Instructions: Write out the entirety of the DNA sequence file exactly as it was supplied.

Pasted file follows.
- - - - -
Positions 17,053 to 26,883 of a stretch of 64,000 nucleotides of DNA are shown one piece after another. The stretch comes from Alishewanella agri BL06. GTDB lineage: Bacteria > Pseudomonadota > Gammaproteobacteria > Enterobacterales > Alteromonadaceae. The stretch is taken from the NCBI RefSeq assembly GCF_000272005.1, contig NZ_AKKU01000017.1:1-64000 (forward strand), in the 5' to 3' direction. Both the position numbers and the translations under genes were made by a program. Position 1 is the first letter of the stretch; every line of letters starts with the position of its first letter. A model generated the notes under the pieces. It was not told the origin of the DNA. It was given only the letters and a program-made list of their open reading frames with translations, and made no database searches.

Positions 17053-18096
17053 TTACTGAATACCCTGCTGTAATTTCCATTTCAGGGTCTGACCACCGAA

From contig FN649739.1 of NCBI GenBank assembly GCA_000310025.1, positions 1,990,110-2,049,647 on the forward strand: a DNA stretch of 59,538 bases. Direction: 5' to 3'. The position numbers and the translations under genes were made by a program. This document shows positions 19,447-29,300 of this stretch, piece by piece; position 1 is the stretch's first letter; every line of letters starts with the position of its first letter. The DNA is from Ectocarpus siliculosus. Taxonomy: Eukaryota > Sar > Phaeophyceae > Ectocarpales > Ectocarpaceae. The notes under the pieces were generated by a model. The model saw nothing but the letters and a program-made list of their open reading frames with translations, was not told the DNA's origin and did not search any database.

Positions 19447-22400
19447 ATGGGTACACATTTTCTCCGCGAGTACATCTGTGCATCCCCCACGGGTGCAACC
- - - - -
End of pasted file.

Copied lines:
Positions 17,053 to 26,883 of a stretch of 64,000 nucleotides of DNA are shown one piece after another. The stretch comes from Alishewanella agri BL06. GTDB lineage: Bacteria > Pseudomonadota > Gammaproteobacteria > Enterobacterales > Alteromonadaceae. The stretch is taken from the NCBI RefSeq assembly GCF_000272005.1, contig NZ_AKKU01000017.1:1-64000 (forward strand), in the 5' to 3' direction. Both the position numbers and the translations under genes were made by a program. Position 1 is the first letter of the stretch; every line of letters starts with the position of its first letter. A model generated the notes under the pieces. It was not told the origin of the DNA. It was given only the letters and a program-made list of their open reading frames with translations, and made no database searches.

Positions 17053-18096
17053 TTACTGAATACCCTGCTGTAATTTCCATTTCAGGGTCTGACCACCGAA

From contig FN649739.1 of NCBI GenBank assembly GCA_000310025.1, positions 1,990,110-2,049,647 on the forward strand: a DNA stretch of 59,538 bases. Direction: 5' to 3'. The position numbers and the translations under genes were made by a program. This document shows positions 19,447-29,300 of this stretch, piece by piece; position 1 is the stretch's first letter; every line of letters starts with the position of its first letter. The DNA is from Ectocarpus siliculosus. Taxonomy: Eukaryota > Sar > Phaeophyceae > Ectocarpales > Ectocarpaceae. The notes under the pieces were generated by a model. The model saw nothing but the letters and a program-made list of their open reading frames with translations, was not told the DNA's origin and did not search any database.

Positions 19447-22400
19447 ATGGGTACACATTTTCTCCGCGAGTACATCTGTGCATCCCCCACGGGTGCAACC